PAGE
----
Reply to Parliamentary Question on licences awarded to DPT service providers and plans to promote Singapore as cryptocurrency hub
QUESTION NO 1963
NOTICE PAPER 1255 OF 2022
FOR WRITTEN ANSWER
Date: For Parliament Sitting on 1 August 2022
Name and Constituency of Member of Parliament
Mr Desmond Choo, MP, Tampines GRC
To ask the Prime Minister (a) how many payment service licences have been awarded to digital payment token (DPT) service providers; (b) of these DPT service providers, how many have suffered significant adverse business impact from the volatile cryptocurrency market; and (c) whether there are plans to continue promoting Singapore as a cryptocurrency hub.
Answer by Mr Tharman Shanmugaratnam, Senior Minister and Minister in charge of MAS:
1. Mr Desmond Choo asked about digital payment token (DPT) service providers and the cryptocurrency market. Mr Saktiandi Supaat has raised a related PQ for the next Sitting
2. Cryptocurrency markets have sold off sharply in recent months, with market capitalisation down by about two-thirds since its peak in November 2021. There have also been reports of the collapse of a number of crypto-related firms in the past few months.
3. The turmoil in the cryptocurrency market has not posed financial stability risks in Singapore. Our key financial institutions do not have significant exposures to either distressed cryptocurrency firms or cryptocurrencies more broadly. Spillover to the domestic financial system has thus been very limited.
4. To date, the impact of the cryptocurrency market on the six DPT service providers licensed under the Payment Services Act has also been limited. MAS is evaluating the financial condition of the DPT service providers that had submitted licence applications.
5. MAS, along with other international regulators and standard setting bodies, has been closely monitoring risks and developments in the crypto ecosystem. Thus far, the focus of crypto regulation in Singapore, as in most major jurisdictions, has been on countering money laundering and terrorism financing risks. In Singapore, MAS has also gone further to restrict promotion of DPT services to the general public.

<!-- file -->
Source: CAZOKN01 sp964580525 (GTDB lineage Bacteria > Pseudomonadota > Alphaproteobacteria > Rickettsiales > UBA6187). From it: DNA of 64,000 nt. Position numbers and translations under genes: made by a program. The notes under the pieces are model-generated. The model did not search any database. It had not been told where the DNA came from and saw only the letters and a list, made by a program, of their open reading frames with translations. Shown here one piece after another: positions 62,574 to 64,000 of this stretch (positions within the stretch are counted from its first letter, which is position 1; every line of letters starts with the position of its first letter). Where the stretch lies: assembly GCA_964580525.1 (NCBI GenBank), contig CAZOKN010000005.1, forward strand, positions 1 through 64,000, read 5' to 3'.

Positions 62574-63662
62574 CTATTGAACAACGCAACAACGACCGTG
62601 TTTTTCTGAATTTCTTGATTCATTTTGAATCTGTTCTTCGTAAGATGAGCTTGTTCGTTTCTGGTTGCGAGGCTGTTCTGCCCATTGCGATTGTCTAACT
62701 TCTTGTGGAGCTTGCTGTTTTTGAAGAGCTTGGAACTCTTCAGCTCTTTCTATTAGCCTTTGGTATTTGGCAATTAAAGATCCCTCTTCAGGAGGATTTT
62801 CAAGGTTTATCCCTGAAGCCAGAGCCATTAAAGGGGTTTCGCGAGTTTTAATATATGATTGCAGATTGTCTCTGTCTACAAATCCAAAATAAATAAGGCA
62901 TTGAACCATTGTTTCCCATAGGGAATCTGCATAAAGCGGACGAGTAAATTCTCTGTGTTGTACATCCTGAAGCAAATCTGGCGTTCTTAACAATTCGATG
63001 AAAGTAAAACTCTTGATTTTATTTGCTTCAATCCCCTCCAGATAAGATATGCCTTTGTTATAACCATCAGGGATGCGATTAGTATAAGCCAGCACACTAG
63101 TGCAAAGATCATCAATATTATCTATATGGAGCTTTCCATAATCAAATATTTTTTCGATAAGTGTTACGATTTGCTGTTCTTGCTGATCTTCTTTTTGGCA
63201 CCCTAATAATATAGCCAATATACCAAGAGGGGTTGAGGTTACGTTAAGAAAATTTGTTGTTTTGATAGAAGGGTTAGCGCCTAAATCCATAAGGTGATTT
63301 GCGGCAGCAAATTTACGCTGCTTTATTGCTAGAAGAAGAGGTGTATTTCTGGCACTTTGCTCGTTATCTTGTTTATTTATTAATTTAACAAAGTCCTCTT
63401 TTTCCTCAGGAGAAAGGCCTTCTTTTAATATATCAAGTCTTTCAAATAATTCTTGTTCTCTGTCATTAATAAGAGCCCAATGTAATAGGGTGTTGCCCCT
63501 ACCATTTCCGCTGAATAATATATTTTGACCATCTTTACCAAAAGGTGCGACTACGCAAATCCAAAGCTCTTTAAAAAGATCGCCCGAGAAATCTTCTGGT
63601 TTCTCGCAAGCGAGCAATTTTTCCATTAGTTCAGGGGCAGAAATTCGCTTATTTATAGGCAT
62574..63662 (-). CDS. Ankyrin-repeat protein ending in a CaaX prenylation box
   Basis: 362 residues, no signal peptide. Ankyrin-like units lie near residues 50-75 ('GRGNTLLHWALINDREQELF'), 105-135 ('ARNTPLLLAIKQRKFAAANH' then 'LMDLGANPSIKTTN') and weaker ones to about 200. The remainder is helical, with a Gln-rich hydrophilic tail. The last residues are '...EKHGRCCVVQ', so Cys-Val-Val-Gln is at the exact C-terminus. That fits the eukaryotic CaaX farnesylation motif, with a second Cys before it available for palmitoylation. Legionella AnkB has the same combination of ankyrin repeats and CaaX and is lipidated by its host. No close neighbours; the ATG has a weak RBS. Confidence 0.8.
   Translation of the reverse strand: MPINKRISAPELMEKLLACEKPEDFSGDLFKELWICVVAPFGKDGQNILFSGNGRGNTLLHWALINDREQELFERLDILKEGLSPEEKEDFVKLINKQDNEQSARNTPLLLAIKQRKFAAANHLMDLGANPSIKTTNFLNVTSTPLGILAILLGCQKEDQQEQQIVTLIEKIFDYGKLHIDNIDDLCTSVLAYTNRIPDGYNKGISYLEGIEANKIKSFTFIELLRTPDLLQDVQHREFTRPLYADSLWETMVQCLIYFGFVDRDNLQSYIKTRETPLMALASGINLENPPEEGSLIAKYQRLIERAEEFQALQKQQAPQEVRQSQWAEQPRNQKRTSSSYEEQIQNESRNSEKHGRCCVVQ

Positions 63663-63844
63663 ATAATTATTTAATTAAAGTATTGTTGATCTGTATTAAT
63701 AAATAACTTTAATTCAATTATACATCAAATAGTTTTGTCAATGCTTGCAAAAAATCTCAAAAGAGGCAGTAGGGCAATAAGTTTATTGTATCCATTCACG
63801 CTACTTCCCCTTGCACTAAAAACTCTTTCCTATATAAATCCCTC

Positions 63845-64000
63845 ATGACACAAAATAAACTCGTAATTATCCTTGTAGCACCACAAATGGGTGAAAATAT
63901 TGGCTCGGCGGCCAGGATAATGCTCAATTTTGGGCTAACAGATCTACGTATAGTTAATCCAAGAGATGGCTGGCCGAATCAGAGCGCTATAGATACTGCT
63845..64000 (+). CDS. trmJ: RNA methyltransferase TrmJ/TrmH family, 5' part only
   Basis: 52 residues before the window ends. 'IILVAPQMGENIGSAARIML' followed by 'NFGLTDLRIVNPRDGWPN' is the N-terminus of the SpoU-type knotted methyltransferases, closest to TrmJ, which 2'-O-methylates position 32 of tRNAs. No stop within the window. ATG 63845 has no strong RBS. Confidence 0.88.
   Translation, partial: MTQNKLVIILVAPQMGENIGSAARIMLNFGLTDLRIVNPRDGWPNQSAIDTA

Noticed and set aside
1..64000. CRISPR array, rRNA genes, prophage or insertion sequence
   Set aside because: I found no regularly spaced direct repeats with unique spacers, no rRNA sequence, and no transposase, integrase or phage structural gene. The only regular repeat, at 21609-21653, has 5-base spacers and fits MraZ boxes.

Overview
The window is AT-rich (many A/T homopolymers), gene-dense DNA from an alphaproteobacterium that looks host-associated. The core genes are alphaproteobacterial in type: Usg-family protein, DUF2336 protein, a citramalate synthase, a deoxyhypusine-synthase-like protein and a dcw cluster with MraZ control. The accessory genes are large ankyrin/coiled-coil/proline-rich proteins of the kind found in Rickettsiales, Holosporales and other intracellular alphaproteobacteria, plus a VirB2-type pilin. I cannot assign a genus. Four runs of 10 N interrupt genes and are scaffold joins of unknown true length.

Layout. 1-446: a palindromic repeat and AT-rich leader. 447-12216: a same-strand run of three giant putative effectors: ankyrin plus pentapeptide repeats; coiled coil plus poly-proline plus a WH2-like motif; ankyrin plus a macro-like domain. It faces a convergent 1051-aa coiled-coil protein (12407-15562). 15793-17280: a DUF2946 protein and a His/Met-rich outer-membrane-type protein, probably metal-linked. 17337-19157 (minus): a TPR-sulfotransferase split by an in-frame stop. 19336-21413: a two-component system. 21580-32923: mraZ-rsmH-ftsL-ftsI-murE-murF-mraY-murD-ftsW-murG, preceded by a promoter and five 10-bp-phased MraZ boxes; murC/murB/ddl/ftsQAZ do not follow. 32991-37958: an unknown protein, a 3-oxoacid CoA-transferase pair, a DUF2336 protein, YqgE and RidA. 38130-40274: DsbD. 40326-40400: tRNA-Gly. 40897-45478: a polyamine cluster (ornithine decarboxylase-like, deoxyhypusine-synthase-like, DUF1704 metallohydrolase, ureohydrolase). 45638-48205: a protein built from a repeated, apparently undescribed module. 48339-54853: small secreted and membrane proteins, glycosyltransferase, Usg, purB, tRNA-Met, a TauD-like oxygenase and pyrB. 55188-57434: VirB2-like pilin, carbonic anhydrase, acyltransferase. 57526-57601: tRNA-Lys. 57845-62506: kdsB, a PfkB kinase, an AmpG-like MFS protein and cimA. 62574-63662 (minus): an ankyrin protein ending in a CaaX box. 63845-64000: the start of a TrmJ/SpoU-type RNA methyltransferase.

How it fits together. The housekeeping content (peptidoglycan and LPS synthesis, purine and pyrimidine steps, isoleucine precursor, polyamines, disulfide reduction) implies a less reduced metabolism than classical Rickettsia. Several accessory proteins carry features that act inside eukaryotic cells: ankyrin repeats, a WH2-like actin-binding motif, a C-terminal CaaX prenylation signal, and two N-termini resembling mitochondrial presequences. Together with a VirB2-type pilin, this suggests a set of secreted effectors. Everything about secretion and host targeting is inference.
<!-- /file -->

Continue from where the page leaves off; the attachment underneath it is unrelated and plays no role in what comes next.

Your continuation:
6. Given the cross-border nature of cryptocurrency services, there needs to be broad regulatory consistency globally on rules to preserve market integrity, investor protection and financial stability. MAS is involved in international regulatory discussions, which are seeing growing consensus on the need to step up oversight of the industry for this purpose. Domestically, MAS is also enhancing our regulatory framework, and will be consulting on the proposed measures in the next few months.
7. From a developmental perspective, MAS’ aim has been and remains to enable growth of an innovative and responsible digital asset ecosystem. Our main focus has been on innovations in distributed ledger technologies that can enhance efficiencies in key wholesale market activities such as trade finance, cross-border payments, and the capital markets. MAS is working closely with the industry on these areas.
8. MAS has been focused on this broader ecosystem aimed at real use cases, rather than cryptocurrencies, which form a small part of the digital asset ecosystem. We have been very selective in licensing cryptocurrency players as DPT service providers. We will also continue to actively discourage retail participation in cryptocurrency trading, which as MAS has repeatedly warned is plainly hazardous.
9. MAS will continue to adopt a risk-focused approach to regulating the digital asset ecosystem, with a view to facilitating innovation and anchoring high quality players with strong risk management and value propositions, while seeking to limit retail participation in the cryptocurrency market.
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